Two-man band

Paul Crawley, WXIA

Paul Crawley, WXIA

Paul Crawley is older than I am, which makes him (and me) older than dirt.  Like me, Crawley started in TV news with a film camera.  As young reporters in (separate) smaller markets, Crawley and I shot our own stories on clunky 3/4″ videotape gear.  Upon graduating to larger-market local news, Crawley and I had the good fortune to work in shops that employed professional TV photographers.  They concentrated solely on video, while we reporters concentrated solely on producing the story.

Times have changed.  Crawley is now what WXIA calls a “multi-media journalist.” This means Crawley shoots his own stories, on a video camera that’s the size of a pint glass.  He props the camera onto an absurdly lightweight tripod.  He shoots, uploads, then edits the piece himself.   When I look at him, I see what’s in store for me.   WXIA hired me as a multi-media journalist too.

I will admit that I’m nervous about this.  While my command of the English language and the conventions of story production are decent, I have a somewhat tortured relationship with technology.  Especially cameras.  The photo below is a prime example.

IMG00194

Jay Leno showed up at WXIA last month.  I approached him, mumbled something about my in-laws being huge fans.  I stuffed a piece of paper into his mitts which said “Hi Ana / Hi Kees / xo Jay.”  I snapped the photo with my blackberry.  Obviously, I failed to wipe the goop and pocket lint from the lens first.  It was a one-time-only shot, and I botched it.  I’d give myself an B+ for inspiration, and an F+ for execution.

As as the co-owner of TomorrowVision Media for the last two years, I’ve shot lots and lots of video.  Some of it has been quite good.  Almost all of it was in focus, was adequately exposed, and has clear audio.

When my business partner Mike Daly is slinging the camera, I’m a serviceable second photog.  But last month, Daly was unavailable for a TVM shoot.  I shot it myself.  I’m ingesting the video as I write, and I’m cringing a lot.  The camera’s aperture and focus settings were on manual; no self-respecting professional would use auto-settings.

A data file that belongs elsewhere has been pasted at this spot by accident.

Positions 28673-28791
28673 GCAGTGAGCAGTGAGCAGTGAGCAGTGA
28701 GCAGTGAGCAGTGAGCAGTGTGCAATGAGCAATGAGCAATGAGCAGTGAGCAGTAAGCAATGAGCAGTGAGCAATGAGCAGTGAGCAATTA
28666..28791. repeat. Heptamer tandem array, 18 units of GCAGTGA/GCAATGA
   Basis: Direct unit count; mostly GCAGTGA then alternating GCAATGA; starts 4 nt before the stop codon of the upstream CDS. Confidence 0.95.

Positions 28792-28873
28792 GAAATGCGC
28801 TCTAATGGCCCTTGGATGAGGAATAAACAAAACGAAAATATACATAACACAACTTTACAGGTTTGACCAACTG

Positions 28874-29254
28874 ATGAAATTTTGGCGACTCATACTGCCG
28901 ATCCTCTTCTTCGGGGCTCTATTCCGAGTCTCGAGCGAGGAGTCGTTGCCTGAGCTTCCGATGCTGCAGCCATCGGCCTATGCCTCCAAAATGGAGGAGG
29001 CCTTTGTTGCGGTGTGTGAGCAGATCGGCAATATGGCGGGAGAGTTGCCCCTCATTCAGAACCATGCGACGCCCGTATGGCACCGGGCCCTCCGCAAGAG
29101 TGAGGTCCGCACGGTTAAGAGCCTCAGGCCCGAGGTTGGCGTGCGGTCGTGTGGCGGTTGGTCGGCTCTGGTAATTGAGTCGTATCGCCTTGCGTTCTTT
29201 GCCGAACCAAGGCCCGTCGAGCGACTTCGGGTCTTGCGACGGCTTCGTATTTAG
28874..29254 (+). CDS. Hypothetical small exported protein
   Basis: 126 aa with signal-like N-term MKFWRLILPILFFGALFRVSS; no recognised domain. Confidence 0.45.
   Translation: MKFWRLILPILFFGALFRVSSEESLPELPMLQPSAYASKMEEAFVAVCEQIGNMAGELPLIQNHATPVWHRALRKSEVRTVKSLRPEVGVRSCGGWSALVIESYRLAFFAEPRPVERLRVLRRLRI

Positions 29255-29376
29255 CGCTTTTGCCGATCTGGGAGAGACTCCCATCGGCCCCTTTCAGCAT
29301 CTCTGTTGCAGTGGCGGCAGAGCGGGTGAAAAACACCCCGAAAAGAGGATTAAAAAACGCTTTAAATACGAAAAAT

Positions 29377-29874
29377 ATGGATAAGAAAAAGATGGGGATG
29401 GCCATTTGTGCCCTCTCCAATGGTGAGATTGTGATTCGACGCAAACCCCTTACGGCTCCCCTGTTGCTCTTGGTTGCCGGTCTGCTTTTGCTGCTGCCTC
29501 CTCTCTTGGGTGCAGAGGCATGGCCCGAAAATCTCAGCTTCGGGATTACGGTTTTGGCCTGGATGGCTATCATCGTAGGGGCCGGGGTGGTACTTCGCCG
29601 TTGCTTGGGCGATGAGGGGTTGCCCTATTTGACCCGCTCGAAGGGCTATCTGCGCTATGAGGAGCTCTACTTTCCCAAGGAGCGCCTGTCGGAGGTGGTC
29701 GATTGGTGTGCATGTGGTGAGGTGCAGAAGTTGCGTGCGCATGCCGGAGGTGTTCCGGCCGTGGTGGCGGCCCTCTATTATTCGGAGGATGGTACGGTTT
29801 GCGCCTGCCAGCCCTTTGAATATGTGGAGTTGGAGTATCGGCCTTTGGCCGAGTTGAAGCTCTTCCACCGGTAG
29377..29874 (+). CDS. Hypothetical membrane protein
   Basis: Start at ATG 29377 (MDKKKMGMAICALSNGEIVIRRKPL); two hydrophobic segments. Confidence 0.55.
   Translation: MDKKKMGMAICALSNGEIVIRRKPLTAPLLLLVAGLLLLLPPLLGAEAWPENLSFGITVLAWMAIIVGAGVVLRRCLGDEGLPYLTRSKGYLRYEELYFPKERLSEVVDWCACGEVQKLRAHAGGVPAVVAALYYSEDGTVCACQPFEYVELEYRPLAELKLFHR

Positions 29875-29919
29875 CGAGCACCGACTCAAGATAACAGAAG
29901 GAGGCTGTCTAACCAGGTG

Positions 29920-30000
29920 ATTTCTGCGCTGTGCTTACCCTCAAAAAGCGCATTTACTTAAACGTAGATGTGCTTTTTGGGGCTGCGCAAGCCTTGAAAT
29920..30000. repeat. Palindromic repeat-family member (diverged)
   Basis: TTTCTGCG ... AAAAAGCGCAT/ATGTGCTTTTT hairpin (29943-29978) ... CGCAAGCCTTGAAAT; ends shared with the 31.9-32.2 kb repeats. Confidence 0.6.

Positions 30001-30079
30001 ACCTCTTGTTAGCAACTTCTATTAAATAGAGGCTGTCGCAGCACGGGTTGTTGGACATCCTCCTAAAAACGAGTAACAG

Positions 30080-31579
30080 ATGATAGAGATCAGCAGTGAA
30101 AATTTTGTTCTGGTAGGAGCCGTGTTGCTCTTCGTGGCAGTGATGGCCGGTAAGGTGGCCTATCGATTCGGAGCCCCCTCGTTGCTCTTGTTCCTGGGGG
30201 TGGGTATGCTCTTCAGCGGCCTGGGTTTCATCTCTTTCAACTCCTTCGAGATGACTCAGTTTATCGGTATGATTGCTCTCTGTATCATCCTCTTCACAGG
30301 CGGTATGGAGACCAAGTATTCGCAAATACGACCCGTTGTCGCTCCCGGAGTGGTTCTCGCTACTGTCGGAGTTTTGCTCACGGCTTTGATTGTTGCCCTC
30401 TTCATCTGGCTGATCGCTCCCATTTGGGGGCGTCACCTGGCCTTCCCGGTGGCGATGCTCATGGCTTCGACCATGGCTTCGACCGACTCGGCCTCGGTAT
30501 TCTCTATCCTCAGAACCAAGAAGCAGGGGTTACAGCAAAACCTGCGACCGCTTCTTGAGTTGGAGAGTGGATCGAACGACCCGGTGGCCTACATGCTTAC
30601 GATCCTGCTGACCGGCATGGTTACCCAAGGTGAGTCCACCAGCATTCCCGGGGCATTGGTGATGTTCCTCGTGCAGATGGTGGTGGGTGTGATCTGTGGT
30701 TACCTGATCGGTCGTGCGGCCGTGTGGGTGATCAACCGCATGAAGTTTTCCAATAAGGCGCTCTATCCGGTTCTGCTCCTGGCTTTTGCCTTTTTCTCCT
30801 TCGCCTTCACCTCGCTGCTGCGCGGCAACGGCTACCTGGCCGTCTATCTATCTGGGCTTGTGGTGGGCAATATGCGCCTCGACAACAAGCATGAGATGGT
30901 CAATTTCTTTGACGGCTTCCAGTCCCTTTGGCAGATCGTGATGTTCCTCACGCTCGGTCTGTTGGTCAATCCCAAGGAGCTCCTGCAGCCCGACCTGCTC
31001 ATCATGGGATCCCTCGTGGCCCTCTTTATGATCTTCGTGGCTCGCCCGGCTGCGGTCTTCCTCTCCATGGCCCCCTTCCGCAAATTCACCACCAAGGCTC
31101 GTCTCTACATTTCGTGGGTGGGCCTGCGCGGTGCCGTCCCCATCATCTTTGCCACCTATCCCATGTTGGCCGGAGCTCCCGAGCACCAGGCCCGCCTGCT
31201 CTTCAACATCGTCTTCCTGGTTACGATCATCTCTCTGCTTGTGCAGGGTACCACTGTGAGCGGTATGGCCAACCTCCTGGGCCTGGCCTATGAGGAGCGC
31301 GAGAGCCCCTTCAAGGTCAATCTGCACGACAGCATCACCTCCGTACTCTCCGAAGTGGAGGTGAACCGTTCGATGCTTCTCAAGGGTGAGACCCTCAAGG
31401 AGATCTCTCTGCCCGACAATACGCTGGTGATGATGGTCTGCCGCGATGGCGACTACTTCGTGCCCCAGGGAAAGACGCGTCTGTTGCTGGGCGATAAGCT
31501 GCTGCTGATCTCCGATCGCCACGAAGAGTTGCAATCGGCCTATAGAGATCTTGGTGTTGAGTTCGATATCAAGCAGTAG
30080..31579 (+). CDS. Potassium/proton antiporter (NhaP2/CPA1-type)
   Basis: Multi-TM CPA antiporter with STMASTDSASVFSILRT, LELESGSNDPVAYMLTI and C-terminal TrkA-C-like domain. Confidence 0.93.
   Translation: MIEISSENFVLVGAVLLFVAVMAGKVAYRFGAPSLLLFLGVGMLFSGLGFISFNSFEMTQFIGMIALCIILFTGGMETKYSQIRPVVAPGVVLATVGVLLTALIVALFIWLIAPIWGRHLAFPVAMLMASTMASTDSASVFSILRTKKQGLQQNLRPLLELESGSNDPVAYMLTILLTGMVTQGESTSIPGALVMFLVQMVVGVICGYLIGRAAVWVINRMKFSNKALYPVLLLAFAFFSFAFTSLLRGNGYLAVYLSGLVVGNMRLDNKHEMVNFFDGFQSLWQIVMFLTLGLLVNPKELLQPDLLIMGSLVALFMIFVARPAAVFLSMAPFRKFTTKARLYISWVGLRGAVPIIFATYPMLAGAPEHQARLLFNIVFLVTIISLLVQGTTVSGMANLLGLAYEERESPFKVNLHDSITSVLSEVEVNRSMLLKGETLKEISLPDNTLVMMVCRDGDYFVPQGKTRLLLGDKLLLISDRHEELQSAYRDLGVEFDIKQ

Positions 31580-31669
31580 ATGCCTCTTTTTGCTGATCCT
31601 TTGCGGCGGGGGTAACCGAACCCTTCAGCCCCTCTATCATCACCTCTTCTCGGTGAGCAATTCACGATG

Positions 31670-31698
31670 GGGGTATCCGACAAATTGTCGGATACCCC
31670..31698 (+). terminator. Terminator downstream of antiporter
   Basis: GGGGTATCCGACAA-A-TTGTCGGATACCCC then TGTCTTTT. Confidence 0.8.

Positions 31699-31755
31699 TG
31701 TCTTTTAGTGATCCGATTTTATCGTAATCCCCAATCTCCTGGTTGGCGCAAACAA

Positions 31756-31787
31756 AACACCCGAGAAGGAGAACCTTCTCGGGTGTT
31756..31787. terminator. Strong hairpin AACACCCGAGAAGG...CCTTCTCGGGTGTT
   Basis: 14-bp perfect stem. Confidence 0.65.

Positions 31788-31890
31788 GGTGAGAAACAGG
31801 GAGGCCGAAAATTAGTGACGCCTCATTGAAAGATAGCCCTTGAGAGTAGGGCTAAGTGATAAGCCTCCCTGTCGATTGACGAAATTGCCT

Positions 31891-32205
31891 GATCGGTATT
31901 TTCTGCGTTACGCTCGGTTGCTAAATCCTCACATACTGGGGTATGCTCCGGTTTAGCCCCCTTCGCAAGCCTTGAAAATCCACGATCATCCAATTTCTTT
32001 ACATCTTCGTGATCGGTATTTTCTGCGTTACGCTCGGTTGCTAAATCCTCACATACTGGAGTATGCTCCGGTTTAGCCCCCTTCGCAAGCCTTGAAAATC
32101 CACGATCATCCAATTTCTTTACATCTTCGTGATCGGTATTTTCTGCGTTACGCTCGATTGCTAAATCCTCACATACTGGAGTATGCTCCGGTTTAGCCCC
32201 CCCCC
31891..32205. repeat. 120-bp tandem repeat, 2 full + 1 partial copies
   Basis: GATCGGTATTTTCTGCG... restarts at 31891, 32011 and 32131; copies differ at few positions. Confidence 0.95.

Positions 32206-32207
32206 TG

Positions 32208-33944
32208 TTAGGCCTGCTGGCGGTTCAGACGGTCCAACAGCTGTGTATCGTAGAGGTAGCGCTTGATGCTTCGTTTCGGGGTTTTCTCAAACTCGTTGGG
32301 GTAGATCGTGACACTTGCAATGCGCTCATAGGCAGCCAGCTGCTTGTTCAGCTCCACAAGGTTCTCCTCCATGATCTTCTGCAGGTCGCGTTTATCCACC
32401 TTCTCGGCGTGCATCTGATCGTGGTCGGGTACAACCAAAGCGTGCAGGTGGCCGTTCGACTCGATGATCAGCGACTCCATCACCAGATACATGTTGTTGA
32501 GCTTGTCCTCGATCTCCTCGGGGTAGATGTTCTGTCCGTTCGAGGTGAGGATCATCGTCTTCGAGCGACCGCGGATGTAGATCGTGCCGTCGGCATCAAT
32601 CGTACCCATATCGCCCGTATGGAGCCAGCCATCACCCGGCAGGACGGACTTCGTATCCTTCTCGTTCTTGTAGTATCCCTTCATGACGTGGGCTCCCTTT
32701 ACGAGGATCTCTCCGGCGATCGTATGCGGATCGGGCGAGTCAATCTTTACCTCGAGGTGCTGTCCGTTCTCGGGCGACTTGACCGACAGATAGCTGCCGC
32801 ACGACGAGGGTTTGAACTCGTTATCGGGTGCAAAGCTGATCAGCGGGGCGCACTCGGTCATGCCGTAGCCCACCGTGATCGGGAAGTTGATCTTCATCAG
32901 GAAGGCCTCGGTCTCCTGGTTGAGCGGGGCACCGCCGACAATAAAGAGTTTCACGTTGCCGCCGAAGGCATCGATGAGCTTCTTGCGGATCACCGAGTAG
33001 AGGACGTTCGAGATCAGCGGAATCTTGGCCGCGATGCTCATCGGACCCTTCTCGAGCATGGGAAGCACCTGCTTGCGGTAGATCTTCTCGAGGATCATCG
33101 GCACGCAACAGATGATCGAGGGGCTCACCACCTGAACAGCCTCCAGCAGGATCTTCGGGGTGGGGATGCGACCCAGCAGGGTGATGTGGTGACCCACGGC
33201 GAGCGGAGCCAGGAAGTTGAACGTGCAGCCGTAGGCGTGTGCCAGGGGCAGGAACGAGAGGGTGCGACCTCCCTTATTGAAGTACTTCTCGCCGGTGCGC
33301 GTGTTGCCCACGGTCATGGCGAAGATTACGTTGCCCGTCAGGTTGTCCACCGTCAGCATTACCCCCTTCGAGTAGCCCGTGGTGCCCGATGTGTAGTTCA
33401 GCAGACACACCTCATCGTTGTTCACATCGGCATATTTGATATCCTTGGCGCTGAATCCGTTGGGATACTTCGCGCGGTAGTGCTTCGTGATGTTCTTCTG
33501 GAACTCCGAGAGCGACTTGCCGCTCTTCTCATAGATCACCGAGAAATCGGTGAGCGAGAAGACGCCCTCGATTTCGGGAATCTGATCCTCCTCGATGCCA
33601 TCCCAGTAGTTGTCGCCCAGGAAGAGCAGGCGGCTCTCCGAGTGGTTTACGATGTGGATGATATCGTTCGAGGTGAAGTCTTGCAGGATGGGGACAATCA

The piece will look OK.  But maybe I need to respect myself a little less.

At least there’s no goop on the lens.

So far, WXIA hasn’t asked me to shoot any stories, recognizing that I’d need a transitional period into the new workplace.    I’m quite OK with that.  WXIA is somewhat covered up with plaques, showing its photography staff getting various NPPA honors.  Those folks are gifted.   On a good day, I’m a decent editor and an adequate photographer.  That’s assuming that I can master Avid editing.

The Sony HVR-Z1U

Larger than a pint glass: The Sony HVR-Z1U

But the day is coming.  This week, chief photog Steve Flood assigned me a Sony HVR-Z1U camera.  Once the station assigns me a laptop editor (and trains me on Avid), then I expect to start shooting my own stories.  I’m probably better equipped than most reporters my age to revert to the old-school style one-man-band.  I’ve had ample practice, early in the career and over the last two years.

I will probably also take Crawley’s advice.  When I asked him to what extent he uses auto-settings when shooting news stories, he cheerfully answered:  Frequently.

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Doug Richards is a reporter at WXIA-TV. This is his personal blog. WXIA-TV has nothing whatsoever to do with this blog, under any circumstances, in any form. For anything written herein, Doug accepts sole credit and full blame. Follow him on Twitter: @richardsdoug. All rights reserved. Thanks for visiting.

16 thoughts on “Two-man band

  1. 2video1